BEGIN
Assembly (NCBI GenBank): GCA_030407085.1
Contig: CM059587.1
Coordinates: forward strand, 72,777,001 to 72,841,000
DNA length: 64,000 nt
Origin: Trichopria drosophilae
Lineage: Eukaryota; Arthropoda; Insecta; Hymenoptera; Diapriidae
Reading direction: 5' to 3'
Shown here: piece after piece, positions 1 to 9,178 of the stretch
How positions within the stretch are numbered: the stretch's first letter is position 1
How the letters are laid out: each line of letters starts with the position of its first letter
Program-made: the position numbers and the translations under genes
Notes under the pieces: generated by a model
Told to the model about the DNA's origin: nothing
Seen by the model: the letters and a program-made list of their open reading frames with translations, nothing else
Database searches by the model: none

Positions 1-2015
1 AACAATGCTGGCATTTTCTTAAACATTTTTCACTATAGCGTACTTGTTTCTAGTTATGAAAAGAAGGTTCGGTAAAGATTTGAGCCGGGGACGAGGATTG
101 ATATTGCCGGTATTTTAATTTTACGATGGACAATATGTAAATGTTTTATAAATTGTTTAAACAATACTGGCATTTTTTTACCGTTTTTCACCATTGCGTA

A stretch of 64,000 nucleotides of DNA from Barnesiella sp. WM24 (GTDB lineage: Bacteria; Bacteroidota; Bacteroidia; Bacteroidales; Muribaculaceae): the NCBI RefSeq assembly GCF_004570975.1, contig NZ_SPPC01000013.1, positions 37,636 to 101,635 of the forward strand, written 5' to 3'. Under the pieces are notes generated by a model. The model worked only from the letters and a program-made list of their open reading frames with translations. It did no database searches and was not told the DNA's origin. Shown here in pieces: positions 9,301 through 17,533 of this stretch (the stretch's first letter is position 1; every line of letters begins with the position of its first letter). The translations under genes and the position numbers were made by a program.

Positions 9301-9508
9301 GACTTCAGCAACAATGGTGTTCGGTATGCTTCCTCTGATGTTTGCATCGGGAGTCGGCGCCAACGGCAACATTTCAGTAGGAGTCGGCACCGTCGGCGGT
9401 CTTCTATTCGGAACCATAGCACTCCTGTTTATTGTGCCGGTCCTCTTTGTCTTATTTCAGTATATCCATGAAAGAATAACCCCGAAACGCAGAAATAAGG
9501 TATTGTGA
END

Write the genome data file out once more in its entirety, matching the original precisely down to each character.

Assembly (NCBI GenBank): GCA_030407085.1
Contig: CM059587.1
Coordinates: forward strand, 72,777,001 to 72,841,000
DNA length: 64,000 nt
Origin: Trichopria drosophilae
Lineage: Eukaryota; Arthropoda; Insecta; Hymenoptera; Diapriidae
Reading direction: 5' to 3'
Shown here: piece after piece, positions 1 to 9,178 of the stretch
How positions within the stretch are numbered: the stretch's first letter is position 1
How the letters are laid out: each line of letters starts with the position of its first letter
Program-made: the position numbers and the translations under genes
Notes under the pieces: generated by a model
Told to the model about the DNA's origin: nothing
Seen by the model: the letters and a program-made list of their open reading frames with translations, nothing else
Database searches by the model: none

Positions 1-2015
1 AACAATGCTGGCATTTTCTTAAACATTTTTCACTATAGCGTACTTGTTTCTAGTTATGAAAAGAAGGTTCGGTAAAGATTTGAGCCGGGGACGAGGATTG
101 ATATTGCCGGTATTTTAATTTTACGATGGACAATATGTAAATGTTTTATAAATTGTTTAAACAATACTGGCATTTTTTTACCGTTTTTCACCATTGCGTA

A stretch of 64,000 nucleotides of DNA from Barnesiella sp. WM24 (GTDB lineage: Bacteria; Bacteroidota; Bacteroidia; Bacteroidales; Muribaculaceae): the NCBI RefSeq assembly GCF_004570975.1, contig NZ_SPPC01000013.1, positions 37,636 to 101,635 of the forward strand, written 5' to 3'. Under the pieces are notes generated by a model. The model worked only from the letters and a program-made list of their open reading frames with translations. It did no database searches and was not told the DNA's origin. Shown here in pieces: positions 9,301 through 17,533 of this stretch (the stretch's first letter is position 1; every line of letters begins with the position of its first letter). The translations under genes and the position numbers were made by a program.

Positions 9301-9508
9301 GACTTCAGCAACAATGGTGTTCGGTATGCTTCCTCTGATGTTTGCATCGGGAGTCGGCGCCAACGGCAACATTTCAGTAGGAGTCGGCACCGTCGGCGGT
9401 CTTCTATTCGGAACCATAGCACTCCTGTTTATTGTGCCGGTCCTCTTTGTCTTATTTCAGTATATCCATGAAAGAATAACCCCGAAACGCAGAAATAAGG
9501 TATTGTGA